Storm temporarily closes gates to Burning Man

Burners have had their desert flame put out by rain – temporarily.

Burning Man officials announced Monday on Twitter that they closed gates to the event until “midday Tuesday due to rain and standing water.” The event was scheduled to begin Monday and run through Sept. 1.

Black Rock City, the northwest Nevada venue that hosts the weeklong arts and music festival annually, was struck with heavy rain Sunday evening. Event organizers have released information about the gate closures through a series of tweets.

Burning Man representatives said on Twitter that they were turning back cars once they got to Wadsworth, Nev., and at the gates. Wadsworth is where many attendees exit Interstate 80 to head north to Black Rock City.

The Nevada Highway Patrol and other agencies are assisting with the temporary holding of Burning Man attendees, according to a press release from Nevada Highway Patrol. The agency requests that participants don’t travel out to Black Rock City until notified that roads are open.

As of Monday night, Nevada Highway Patrol had not announced when it would reopen the road because the status depends on weather conditions.

Hundreds of Burning Man attendees, or “burners,” checked into Reno hotels every hour on Monday, said Chris Baum, president and CEO of Reno-Tahoe U.S.A. Hotels and nightclubs are accommodating Burning Man attendees with discounted room prices and free events.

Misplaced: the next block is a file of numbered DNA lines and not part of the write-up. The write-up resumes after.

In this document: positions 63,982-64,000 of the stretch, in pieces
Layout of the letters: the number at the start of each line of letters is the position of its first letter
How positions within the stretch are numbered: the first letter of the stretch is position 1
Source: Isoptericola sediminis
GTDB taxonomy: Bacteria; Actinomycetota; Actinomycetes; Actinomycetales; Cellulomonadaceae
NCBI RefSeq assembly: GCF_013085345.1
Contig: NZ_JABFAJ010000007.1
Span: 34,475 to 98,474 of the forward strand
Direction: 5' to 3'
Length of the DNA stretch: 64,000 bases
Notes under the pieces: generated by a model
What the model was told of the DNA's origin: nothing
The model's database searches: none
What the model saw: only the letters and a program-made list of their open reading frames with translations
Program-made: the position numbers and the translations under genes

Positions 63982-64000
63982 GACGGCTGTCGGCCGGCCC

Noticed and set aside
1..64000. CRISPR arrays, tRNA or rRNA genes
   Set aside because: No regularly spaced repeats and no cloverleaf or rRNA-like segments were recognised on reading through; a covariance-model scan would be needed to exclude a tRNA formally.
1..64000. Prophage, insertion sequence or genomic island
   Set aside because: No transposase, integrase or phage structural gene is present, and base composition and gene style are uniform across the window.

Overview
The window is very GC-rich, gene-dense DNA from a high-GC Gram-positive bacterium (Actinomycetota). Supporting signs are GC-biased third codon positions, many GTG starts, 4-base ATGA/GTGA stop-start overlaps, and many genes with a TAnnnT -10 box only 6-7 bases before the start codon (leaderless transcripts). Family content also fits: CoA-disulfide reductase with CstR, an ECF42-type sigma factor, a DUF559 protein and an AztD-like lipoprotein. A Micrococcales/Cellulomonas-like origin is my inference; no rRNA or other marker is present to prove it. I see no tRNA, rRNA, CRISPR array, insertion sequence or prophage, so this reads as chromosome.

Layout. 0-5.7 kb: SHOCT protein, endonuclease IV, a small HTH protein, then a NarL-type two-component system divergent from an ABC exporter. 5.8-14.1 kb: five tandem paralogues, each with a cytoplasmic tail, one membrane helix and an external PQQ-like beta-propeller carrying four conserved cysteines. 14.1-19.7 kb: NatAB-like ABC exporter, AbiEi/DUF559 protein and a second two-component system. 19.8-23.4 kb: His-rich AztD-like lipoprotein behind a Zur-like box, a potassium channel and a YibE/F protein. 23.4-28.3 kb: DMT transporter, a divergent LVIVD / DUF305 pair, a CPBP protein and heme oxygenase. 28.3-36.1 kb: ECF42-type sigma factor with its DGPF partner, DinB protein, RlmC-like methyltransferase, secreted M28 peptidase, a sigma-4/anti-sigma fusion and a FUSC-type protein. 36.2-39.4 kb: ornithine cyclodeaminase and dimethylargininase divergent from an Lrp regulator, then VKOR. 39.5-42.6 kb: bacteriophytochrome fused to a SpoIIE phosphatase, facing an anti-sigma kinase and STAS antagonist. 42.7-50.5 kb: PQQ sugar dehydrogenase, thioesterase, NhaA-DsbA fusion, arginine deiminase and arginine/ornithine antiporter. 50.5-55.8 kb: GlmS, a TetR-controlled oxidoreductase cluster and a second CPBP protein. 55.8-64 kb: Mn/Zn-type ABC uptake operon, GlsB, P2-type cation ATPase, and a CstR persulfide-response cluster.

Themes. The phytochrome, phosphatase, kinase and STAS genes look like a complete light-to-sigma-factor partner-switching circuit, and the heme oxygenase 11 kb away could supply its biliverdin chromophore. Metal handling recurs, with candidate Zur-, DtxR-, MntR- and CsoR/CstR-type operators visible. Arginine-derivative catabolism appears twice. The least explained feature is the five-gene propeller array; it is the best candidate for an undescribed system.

“There’s a good availability at the big hotels around town,” Baum said. “We’ve been able to accommodate every person who needs to stay until they can get up to the playa.”

Sacramentan Anastasia DeSilva, 43, set up her temporary camp along a long row of hundreds of other camps on the side of the road outside the venue’s gates, she said in a phone interview. DeSilva had been there since 6:30 a.m. Monday. She said Monday afternoon that the rain had stopped but muddy desert sand remained.

DeSilva said that “people are trying to stay positive” despite the bump on the road to Burning Man.

She saw cars and camps on the road for miles, DeSilva said. Attendees are calling it the “Yellow Line Camp,” referring to the center stripe, and have kept themselves occupied by exploring the desert, visiting other burner camps, bicycling and going on hikes.

“If you’ve got to be in line somewhere, I guess this is the place to be,” she said.

Sacramento artist Kristin Hoard, 52, said she’s never been rained out of the festival, but uncertainty is part of the festival experience.

“I’ve been seven times, so I know stuff happens and it’s all part of the experience,” Hoard said. “I’m trying to tell the newbies that I’m (going) with, ‘You’re at Burning Man right now – this is all part of the process you go through. You never know what could happen.’ ”

The event is expected to attract 70,000 attendees this year.

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